A man accidentally gets into a time machine and travels back in time….and that is the least of his problems. In this episode, we discuss Nacho Vigalondo’s brilliantly constructed science fiction tale Timecrimes. Part thriller and part dark comedy, Vigalondo ensures that no moment is wasted in this film. While other time travel tales get bogged down with explaining how the machine itself works, Timecrimes’ brisk pace and frequent twists ensure that audiences will be coming back multiple times. We also take a few minutes to discuss our short film selections: Joe Kramer’s Running the Gammatar and J. Searle Dowley’s Frankenstiein.
If you like what you hear, or want to offer some constructive criticism, please take a moment to rate our show on iTunes! If you have a comment on this episode, or want to suggest a film for us to discuss, feel free to contact us via twitter (@ChangingReelsAC), follow us on Facebook and reach out to us by email (Changing.Reels.AC@gmail.com). You can also hear our show on SoundCloud or Stitcher!
- 6:22 – Running the Grammatar by Joe Kramer
- 16:56 – Frankenstein by J. Searle Dowley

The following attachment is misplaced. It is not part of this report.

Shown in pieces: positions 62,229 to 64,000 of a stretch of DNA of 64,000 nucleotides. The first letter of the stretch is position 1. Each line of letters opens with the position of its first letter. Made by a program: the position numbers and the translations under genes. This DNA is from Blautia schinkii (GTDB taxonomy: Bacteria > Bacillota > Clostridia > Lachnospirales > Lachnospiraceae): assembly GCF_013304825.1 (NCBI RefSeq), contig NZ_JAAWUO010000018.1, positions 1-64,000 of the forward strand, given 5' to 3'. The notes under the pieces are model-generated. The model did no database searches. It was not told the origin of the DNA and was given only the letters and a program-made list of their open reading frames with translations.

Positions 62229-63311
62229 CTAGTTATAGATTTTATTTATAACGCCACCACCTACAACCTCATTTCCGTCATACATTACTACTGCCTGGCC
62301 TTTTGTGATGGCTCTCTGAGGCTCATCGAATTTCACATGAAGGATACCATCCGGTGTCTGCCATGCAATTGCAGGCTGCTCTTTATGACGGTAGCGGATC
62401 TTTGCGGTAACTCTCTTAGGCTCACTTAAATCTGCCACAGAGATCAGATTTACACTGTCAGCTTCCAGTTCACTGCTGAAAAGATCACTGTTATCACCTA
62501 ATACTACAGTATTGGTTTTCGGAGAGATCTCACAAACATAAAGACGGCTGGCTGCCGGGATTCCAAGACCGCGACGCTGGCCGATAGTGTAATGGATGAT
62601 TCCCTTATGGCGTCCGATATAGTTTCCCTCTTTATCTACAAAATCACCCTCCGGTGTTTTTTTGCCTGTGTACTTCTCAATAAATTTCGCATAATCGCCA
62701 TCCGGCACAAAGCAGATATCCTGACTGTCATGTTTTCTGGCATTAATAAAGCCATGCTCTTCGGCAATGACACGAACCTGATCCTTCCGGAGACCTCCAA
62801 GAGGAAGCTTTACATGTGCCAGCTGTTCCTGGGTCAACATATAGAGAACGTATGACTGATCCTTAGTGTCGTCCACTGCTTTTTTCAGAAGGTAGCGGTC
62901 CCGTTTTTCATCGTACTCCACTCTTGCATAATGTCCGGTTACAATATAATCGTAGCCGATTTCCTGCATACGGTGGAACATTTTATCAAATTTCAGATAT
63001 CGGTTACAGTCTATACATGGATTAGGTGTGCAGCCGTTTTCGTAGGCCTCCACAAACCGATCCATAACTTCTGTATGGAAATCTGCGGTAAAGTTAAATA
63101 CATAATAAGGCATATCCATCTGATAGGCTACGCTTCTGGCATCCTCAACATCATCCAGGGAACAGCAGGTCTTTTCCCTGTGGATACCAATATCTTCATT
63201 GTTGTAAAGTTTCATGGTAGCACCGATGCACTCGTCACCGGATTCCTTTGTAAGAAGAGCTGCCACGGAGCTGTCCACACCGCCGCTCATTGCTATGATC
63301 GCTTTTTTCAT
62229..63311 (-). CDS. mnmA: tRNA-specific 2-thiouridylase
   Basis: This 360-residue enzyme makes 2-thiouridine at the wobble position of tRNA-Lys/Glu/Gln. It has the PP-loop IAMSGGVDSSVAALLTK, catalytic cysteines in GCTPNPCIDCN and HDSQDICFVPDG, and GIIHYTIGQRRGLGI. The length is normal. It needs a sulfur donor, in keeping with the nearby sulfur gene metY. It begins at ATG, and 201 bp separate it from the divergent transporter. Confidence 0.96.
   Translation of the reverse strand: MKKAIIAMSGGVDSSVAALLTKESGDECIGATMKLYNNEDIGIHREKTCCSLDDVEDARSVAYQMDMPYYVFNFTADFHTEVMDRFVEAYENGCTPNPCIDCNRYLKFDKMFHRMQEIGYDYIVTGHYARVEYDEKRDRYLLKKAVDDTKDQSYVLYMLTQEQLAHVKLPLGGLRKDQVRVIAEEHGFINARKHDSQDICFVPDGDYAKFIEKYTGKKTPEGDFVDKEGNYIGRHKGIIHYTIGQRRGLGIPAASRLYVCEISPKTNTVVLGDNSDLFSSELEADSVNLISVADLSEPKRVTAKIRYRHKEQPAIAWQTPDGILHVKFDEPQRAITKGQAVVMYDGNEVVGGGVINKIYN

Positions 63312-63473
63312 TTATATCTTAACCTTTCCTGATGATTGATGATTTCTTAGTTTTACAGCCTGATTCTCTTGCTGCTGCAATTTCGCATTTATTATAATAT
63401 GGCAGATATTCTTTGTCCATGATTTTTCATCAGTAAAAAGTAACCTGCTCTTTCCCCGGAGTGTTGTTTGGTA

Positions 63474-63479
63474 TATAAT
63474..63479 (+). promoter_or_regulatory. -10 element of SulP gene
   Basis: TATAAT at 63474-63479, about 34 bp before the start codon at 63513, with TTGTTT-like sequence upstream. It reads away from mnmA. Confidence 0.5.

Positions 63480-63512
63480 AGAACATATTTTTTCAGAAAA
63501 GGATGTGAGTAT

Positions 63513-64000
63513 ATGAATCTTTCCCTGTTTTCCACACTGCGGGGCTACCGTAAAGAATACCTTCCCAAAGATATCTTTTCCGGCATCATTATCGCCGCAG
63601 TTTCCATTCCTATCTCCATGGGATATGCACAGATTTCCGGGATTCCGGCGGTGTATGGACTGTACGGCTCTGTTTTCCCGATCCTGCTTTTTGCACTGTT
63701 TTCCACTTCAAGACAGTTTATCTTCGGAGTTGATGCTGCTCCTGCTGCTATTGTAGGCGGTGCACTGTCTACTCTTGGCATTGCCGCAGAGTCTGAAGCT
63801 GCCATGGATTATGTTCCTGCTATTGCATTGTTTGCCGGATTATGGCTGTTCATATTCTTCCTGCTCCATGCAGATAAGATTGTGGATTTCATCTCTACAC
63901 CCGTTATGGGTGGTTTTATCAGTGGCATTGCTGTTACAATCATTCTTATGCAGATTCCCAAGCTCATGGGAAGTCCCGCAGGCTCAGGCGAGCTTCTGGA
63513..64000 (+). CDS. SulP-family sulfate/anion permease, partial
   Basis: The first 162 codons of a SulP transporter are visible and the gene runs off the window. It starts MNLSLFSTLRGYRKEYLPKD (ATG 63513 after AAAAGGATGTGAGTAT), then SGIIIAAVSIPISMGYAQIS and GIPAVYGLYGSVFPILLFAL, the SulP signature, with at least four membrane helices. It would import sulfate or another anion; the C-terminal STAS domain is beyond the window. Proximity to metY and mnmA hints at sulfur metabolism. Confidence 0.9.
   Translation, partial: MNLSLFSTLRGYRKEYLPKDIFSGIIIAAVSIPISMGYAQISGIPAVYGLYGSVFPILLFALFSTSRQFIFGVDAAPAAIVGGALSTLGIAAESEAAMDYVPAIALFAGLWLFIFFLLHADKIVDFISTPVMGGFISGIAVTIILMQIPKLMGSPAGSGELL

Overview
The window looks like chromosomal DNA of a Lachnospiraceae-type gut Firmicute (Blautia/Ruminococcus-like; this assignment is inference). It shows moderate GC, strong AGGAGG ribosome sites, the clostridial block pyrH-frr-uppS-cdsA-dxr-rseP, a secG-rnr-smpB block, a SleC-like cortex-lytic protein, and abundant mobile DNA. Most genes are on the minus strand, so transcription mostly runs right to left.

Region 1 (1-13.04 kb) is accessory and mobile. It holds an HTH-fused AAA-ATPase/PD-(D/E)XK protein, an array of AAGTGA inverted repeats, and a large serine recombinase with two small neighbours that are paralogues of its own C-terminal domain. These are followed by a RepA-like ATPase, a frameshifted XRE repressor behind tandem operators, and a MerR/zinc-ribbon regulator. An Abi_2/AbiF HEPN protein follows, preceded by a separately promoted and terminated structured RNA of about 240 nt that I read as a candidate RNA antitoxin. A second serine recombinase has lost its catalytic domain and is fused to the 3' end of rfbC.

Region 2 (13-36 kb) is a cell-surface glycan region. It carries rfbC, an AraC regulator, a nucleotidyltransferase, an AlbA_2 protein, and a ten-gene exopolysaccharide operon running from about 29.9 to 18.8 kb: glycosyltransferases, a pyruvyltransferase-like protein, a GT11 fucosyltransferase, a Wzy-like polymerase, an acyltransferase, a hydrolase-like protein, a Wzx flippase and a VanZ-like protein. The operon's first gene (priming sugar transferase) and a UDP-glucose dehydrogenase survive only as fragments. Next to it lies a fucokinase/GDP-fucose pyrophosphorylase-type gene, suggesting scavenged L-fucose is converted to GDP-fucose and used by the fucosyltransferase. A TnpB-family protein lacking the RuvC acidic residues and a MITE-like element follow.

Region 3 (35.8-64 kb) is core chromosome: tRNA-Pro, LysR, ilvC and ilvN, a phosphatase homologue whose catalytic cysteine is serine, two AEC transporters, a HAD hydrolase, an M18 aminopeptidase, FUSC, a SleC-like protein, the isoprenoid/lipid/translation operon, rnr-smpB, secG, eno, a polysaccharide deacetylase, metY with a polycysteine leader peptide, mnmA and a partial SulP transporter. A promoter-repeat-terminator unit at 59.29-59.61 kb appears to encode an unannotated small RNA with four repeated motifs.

- 25:12 – Timecrimes by Nacho Vigalondo
Cohost of Changing Reels, Courtney Small from Cinema Axis, consumes everything cinema from big budget spectacles to small foreign fare. He has contributed pieces to various publications and has been a guest on several film related podcasts. Courtney is also a member of the Online Film Critics Society as well as the Canadian Association of Online Film Critics.
Cohost and Editor of Changing Reels, Andrew Hathaway from Can’t Stop the Movies, is more of a hermit than his charming cohost. He spends what may be seen as an unhealthy amount of time analyzing cinematic fare as light as Magic Mike XXL and as enigmatic as The Midnight Swim. When he’s not taking a deep dive into cinema he’s contributed to books like Thoughts on The Thin Man. The partnership between Andrew and Courtney started through their podcast series on the movies of Denis Villeneuve and blossomed into Changing Reels.
The art for Changing Reels comes commissioned from Seth Gorden, Andrew’s frequent collaborator on Why Video Games and one of the creative minds behind Earnest and Purcell.
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